Philosophy Lesson during an Auto Ride

Yesterday I was traveling in an auto in Bangalore. When I get down the meter reads 37.00. Casually talking over his mobile phone, the auto drivers does half a turn on his meter. Suddenly I notice the reading has changed. It now reads 49.00. I try to give 40 Rs and walks away. He holds me and says meter shows 49.00. I try to tell him it is a result of his twisting the meter. He says that is impossible. And finally I had to give him 50 Rs. I give him his money and then walk away hurling abuses at him. I find myself seething with rage. Even after walking a couple of steps I turn back to shout at him and wave my hand threateningly at him and walk on. Still not satisfied for the next 10 minutes my mind keeps imagining different ways of inflicting pain on the scoundrel and seeking vengeance. Then one part of my mind feels all this kind of vermin must be exterminated.

All this for just Rs. 12, which is not even enough to buy oneself a decent meal. I began to wonder what prompted all this rage. It was definitely not the 12 Rs. The loss of this amount would definitely bring less sadness to me compared to the happiness the gain would bring to the auto driver. It was the outrage at being cheated. But then I delved deeper into the question of what being cheated is at a deeper level. The answer that came was 'lack of control'. By cheating me, the auto driver demonstrated that he was in control of the situation and I was not. What exactly is this control I am talking about? I believe that the world works by certain rules and that if I perform certain actions it would lead to certain results. So I would perform those actions which would lead to the result I want. The feeling of lack of control comes when somebody intervenes to bring about a different unexpected result.So that creates anger. Thinking further I found this lack of control was the cause for anger in most cases. Anger towards the boss in office, anger towards rulers of the land, anger towards parents: all these are in a way a manifestation of this helplessness.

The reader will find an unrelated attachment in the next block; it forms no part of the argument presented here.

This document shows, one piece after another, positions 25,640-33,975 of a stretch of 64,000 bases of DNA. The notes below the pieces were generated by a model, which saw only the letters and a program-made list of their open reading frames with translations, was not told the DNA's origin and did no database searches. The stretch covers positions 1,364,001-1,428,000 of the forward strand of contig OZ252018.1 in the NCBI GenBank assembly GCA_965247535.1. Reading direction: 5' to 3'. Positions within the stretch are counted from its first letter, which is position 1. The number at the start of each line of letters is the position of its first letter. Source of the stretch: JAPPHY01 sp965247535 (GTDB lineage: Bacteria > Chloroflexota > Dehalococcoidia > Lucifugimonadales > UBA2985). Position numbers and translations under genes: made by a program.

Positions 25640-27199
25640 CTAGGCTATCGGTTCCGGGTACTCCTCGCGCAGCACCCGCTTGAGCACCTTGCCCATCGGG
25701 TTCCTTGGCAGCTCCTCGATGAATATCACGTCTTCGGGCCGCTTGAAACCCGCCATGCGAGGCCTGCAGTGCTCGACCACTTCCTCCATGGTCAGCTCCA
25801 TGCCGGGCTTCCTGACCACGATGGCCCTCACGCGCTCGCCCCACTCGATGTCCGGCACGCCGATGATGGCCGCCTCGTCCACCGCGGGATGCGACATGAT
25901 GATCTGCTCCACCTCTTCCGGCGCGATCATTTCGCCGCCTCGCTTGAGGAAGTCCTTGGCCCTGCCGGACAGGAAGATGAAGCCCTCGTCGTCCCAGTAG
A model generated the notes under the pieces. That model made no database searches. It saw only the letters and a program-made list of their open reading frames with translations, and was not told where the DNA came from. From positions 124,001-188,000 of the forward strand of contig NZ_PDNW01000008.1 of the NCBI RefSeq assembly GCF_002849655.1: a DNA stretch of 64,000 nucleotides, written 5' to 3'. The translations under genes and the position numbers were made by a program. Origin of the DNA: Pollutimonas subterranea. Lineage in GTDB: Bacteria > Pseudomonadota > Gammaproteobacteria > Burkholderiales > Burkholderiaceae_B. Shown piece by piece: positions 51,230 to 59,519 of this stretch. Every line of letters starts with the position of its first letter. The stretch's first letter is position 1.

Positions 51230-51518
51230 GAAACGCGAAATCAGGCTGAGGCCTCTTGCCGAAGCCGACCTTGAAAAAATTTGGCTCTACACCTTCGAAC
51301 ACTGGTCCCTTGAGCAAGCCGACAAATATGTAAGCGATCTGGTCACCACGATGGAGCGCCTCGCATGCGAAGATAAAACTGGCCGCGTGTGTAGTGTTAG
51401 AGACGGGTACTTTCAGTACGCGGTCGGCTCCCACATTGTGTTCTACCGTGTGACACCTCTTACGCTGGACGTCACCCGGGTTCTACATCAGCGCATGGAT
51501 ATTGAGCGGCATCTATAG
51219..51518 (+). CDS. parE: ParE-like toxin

So how to remedy this situation? Two solutions presented themselves. One is to be in complete control of your life and surroundings. Both my favorite fictional characters are such people. One was God emperor Leto from Frank Herbert's Dune series who was able to control an entire universe for 3500 years. The other is Sherlock Holmes, who is completely in control against the 18th century British world of crime. Nobody ever takes these 2 character by surprise. They are always aware what is happening so much so that they are able to control the time and means of their death in such a way to suit their broader plan.

The other way is to totally giving up the idea of control. This would tend towards the fatalistic philosophy of Epicures. Or the more proactive philosophy of the Gita, the most profound Hindu scripture that categorically declares "Action alone is yours, never the fruits thereof". My hero in real life 'Swami Vivekananda' is an epitome of this philosophy. Nothing could perturb him. When a bull was charging at him, he stood calmly waiting, calculating the distance he would be tossed by the impact of the bull's horns. He displays this "I don't give a damn come what may" attitude on many occasions in his life. It is up to the individual which way to choose - the way of the king or the way or the saint.